(531d) Monoclonal Antibody (mAb) Production in Continuous Microfluidic Systems

Authors: 
Alvarez, M. M., Centro de Biotecnología-FEMSA, Tecnológico de Monterrey, Escuela de Ingeniería y Ciencias
Trujillo-de Santiago, G., Centro de Biotecnología-FEMSA, Tecnológico de Monterrey, Escuela de Ingeniería y Ciencias
González-González, E., Tecnológico de Monterrey
del Toro Runzer, C., Harvard-MIT
Khademhosseini, A., Harvard Medical School
Hernández Medina, R., Centro de Biotecnología-FEMSA, Tecnológico de Monterrey, Escuela de Ingeniería y Ciencias
An unfulfilled need exists for cost-effective systems that can screen production conditions for biopharmaceutical compounds. At the lab scale, culture bottles and Erlenmeyer flasks continue to be the first and preferred reactor type for the development and selection of culture conditions (i.e., culture medium, addition protocols, temperatures, additives, among others) used to produce biopharmaceutical compounds (i.e., monoclonal antibodies and other recombinant proteins). These are batch systems that (a) do not provide a tight control of the cell microenvironment, and (b) fail to appropriately mimic commercial production scale conditions.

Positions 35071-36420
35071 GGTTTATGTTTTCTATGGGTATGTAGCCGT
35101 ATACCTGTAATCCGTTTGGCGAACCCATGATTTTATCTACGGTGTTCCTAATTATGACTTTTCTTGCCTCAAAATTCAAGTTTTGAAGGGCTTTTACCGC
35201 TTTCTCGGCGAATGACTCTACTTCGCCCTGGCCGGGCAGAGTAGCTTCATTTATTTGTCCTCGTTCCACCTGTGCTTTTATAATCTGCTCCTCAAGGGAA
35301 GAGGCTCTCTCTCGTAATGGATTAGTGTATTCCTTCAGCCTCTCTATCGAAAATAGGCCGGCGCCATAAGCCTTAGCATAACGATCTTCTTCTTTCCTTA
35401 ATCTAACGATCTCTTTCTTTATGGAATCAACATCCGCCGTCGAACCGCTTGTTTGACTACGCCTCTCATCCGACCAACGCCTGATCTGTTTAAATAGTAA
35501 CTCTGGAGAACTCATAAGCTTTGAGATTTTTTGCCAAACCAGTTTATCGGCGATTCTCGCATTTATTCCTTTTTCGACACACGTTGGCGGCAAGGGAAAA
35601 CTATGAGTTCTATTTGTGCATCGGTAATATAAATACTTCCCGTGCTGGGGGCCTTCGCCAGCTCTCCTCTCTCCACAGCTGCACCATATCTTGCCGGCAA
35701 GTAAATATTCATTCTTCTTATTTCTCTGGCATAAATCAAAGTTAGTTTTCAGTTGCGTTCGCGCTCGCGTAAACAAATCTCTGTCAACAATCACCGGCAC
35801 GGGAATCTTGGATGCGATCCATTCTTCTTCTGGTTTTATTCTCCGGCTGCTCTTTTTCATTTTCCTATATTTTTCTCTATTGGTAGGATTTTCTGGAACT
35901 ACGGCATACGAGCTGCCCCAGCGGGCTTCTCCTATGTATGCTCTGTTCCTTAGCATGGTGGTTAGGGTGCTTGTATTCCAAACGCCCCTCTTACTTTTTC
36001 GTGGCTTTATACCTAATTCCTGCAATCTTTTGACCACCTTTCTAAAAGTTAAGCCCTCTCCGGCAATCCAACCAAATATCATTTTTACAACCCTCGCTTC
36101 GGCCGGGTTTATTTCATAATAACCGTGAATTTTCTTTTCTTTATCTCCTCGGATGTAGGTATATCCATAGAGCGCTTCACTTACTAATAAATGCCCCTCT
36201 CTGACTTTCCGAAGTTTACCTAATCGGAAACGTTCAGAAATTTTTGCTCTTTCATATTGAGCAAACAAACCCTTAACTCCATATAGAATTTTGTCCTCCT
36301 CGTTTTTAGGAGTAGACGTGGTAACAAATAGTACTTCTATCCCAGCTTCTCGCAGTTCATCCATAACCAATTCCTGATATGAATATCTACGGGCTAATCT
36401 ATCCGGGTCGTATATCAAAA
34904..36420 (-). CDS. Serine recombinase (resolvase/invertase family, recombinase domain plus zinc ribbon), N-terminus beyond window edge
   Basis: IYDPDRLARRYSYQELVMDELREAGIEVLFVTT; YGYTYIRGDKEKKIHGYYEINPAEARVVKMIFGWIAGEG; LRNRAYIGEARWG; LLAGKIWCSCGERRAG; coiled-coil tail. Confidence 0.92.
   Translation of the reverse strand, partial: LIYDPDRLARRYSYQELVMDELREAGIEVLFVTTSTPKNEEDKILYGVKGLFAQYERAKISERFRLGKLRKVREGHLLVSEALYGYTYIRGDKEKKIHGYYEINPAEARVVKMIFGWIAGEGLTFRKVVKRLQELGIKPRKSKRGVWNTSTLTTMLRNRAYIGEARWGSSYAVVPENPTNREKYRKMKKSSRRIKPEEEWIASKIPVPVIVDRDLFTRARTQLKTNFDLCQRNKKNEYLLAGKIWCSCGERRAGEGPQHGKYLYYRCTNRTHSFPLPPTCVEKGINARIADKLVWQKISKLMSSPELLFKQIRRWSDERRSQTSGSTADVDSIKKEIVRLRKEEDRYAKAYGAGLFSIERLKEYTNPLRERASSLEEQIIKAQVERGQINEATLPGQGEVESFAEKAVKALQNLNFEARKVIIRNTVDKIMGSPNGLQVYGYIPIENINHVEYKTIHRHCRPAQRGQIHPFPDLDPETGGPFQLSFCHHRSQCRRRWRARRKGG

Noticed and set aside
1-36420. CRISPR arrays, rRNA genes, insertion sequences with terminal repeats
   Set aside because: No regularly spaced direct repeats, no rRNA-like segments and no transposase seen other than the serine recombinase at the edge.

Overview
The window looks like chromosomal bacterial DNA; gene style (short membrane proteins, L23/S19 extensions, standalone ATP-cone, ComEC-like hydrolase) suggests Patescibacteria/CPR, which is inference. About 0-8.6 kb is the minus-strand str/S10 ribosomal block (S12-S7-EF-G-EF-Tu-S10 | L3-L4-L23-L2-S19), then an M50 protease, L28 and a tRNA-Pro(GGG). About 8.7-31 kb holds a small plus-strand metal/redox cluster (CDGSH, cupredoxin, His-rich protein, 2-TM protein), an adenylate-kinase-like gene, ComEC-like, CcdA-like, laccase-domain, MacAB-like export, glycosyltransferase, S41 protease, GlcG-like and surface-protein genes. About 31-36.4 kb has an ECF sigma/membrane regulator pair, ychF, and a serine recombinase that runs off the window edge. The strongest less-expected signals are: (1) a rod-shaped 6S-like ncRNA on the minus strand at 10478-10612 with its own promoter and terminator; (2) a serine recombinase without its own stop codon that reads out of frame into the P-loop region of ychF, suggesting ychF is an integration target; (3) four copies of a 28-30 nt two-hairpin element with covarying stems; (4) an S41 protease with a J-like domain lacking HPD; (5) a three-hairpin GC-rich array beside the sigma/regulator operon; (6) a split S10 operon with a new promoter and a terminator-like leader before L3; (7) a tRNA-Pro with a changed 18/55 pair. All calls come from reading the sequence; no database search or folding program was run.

Here, we illustrate the use of continuous microfluidic systems to perform the operations of selection and screening of high-titer mAb producers. One system consists of a long continuous microfluidic channel (CMC) in which CHO cells remain anchored on the bottom surface while a stream of culture medium is fed continuously through the channel. We show that this simple system can be scaled up (by parallel scaling) to enable production in the order of tens to hundreds of mg day-1.

A second system mimics the operation and dynamic behavior of a continuous stirred tank system (CSTR). We show that this system can achieve different steady state conditions at different flow rates. The low volume of this mini-CSTR (1,500 microliters) allows the use of extremely small quantities of culture medium to characterize the kinetic behavior of CHO cell mAb producers and to provide cost-effective screening of process conditions.

Both the CMC and the mini-CSTR are fully controlled by an Arduino system that regulates temperature and agitation, while monitoring cell concentration.